Trump calls opioid deaths 'a tremendous problem' but doesn't declare national emergency

President Trump and administration reacts to opioid epidemic

WASHINGTON — President Trump on Tuesday stressed the importance of prevention and law enforcement in a briefing on the opioid crisis at his New Jersey golf course, but stopped short of declaring the state of national emergency that his own opioid commission has recommended.

Health Secretary Tom Price told said the administration has the resources it needs to combat the epidemic without invoking the emergency powers.

"The president certainly believes we should treat is as an emergency, and it is an emergency," Price told reporters after meeting with Trump. "Look, when you have the capacity of Yankee Stadium or Dodger Stadium dying every single year in this nation, that's a crisis that had to be given incredible attention, and the president is giving it that attention."

A formal declaration of a public health emergency — or a presidential emergency declaration — would give the administration additional powers to waive health regulations, pay for treatment programs, and make overdose-reversing drugs more widely available.

But Price said those powers are intended more for shorter-term, more localized public health crises.

Speaking at a meeting with health and drug policy officials, Trump gave his most extensive remarks on the opioid crisis since his commission delivered an urgent preliminary report eight days ago.

Reading a statement to reporters from a working vacation at his Bedminster National Golf Club, Trump called overdose deaths "a tremendous problem in our country."

"Nobody is safe from this epidemic that threatens all — young and old, rich and poor, urban and rural communities. Everybody is threatened," Trump said.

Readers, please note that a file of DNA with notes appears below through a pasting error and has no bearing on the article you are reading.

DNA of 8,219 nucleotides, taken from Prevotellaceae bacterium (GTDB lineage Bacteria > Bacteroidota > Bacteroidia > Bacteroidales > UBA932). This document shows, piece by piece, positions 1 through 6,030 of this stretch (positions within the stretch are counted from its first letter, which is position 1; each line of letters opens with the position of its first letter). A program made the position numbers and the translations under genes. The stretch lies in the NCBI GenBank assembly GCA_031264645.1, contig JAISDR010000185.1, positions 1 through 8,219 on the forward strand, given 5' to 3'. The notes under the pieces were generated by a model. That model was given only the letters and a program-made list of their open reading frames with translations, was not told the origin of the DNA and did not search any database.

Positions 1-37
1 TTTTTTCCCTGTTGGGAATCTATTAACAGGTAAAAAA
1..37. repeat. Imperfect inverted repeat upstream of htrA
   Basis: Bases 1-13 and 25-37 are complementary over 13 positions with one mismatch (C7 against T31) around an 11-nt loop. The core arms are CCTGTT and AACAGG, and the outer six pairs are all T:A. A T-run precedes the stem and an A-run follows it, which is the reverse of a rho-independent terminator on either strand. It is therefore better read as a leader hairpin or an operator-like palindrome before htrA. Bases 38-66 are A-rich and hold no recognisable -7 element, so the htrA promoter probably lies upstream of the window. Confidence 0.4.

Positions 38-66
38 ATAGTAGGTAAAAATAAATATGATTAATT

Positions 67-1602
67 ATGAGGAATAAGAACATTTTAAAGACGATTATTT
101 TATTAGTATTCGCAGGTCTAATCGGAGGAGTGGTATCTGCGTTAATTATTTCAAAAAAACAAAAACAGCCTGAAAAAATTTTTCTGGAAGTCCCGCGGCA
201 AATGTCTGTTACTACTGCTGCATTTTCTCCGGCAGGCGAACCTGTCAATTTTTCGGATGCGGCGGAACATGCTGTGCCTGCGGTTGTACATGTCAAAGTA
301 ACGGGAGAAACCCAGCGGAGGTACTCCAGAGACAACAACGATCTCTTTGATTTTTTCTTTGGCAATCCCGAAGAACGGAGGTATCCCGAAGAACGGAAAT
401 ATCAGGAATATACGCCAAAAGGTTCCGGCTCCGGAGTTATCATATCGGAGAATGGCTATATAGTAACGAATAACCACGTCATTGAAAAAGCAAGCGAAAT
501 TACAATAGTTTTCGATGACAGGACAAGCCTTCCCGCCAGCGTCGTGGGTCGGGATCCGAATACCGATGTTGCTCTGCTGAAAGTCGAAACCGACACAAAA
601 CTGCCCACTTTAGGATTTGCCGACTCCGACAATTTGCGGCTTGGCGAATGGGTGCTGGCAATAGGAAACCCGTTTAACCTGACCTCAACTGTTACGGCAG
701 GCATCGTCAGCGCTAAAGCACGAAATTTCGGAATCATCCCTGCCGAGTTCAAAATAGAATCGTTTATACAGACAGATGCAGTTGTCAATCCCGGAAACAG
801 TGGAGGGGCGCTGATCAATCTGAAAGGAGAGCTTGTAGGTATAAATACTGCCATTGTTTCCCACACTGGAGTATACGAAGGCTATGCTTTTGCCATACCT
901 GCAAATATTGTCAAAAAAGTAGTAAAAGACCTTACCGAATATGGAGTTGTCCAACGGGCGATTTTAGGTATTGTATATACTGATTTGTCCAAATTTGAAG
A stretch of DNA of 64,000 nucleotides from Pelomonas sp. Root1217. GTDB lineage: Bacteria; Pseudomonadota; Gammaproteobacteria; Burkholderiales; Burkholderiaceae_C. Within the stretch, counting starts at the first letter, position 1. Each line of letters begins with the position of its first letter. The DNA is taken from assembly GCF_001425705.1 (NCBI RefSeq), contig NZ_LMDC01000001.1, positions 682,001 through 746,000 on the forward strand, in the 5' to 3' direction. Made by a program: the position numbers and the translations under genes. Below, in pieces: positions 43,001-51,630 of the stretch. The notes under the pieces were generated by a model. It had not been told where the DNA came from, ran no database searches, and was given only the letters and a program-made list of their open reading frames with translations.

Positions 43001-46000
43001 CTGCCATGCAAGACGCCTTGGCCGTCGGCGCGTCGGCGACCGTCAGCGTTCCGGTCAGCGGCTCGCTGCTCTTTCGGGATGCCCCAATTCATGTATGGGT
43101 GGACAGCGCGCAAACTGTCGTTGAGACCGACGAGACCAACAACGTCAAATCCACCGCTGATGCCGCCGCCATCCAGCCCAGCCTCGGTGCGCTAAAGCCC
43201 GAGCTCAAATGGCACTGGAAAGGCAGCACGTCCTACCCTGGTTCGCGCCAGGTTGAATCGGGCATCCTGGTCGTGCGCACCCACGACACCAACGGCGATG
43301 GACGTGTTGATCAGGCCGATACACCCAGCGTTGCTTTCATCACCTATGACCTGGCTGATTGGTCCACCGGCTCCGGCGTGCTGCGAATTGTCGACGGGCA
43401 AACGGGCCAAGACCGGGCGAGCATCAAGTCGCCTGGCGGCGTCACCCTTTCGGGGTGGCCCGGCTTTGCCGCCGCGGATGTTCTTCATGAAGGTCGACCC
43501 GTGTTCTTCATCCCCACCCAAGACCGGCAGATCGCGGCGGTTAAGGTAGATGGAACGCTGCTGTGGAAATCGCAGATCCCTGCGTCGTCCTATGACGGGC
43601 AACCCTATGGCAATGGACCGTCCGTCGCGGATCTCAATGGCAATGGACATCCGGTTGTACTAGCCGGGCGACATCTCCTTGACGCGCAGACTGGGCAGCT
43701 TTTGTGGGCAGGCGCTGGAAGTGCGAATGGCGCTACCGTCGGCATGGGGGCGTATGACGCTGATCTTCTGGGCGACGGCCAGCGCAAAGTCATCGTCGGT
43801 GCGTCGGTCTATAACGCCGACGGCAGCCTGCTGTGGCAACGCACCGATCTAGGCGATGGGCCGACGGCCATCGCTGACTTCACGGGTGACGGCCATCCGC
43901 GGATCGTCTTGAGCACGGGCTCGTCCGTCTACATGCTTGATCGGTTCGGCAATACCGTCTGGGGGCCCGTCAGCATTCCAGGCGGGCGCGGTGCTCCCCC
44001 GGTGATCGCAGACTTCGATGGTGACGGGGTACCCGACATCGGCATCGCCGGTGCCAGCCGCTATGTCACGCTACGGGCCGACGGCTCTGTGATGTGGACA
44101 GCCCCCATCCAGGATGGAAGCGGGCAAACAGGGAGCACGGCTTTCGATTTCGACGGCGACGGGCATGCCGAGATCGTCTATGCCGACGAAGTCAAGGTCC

"The best way to prevent drug addiction and overdose is to prevent people from abusing drugs in the first place. If they don't start, they won't have a problem," he said. "If they do start, it's awfully tough to get off. So if we can keep them from going on and maybe by talking to youth and telling them: 'No good, really bad for you in every way.' But if they don't start, it will never be a problem."

Trump cast the issue as largely a law enforcement problem, noting that federal drug prosecutions have declined over the last five years. "So they looked at this surge and they let it go by. We're not letting it go by," he said.

His remarks also made no mention of treatment, despite a top recommendation from the Commission on Combating Drug Addiction and the Opioid Crisis that the U.S. "rapidly increase treatment capacity." The commission found that only 10% of drug treatment facilities provide medication-assisted treatment for opioid abuse.

One member of the commission, Democratic North Carolina Gov. Roy Cooper, has called for “law enforcement-assisted diversion” of addicts into treatment.

“We cannot arrest our way out of this problem,” he said during the July 31 meeting of the commission. “These law enforcement officials and prosecutors, they know it doesn’t do a whole lot of good to have these people sitting in jails.”

White House counselor Kellyanne Conway said the president understands that a strategy will require effort on multiple fronts.

"The problem is very complicated, and currently we are on the losing side of this war," she said. "We know that this involves public health, the medical community, the health care delivery system, law enforcement, education, local and statewide elected officials, devastated families, and those in treatment and recovery."

Opioids include heroin, but also prescription drugs like oxycodone and hydrocodone. Overdoses attributed to these drugs claim an average of 142 lives a day, according to the Centers for Disease Control.

Among those briefing the president on the opioid crisis were Health and Human Services Secretary Tom Price and Richard Baum, the acting director of the White House Office of National Drug Control Policy.

Herb Jackson of the Bergen Record contributed. 

© 2017 USATODAY.COM


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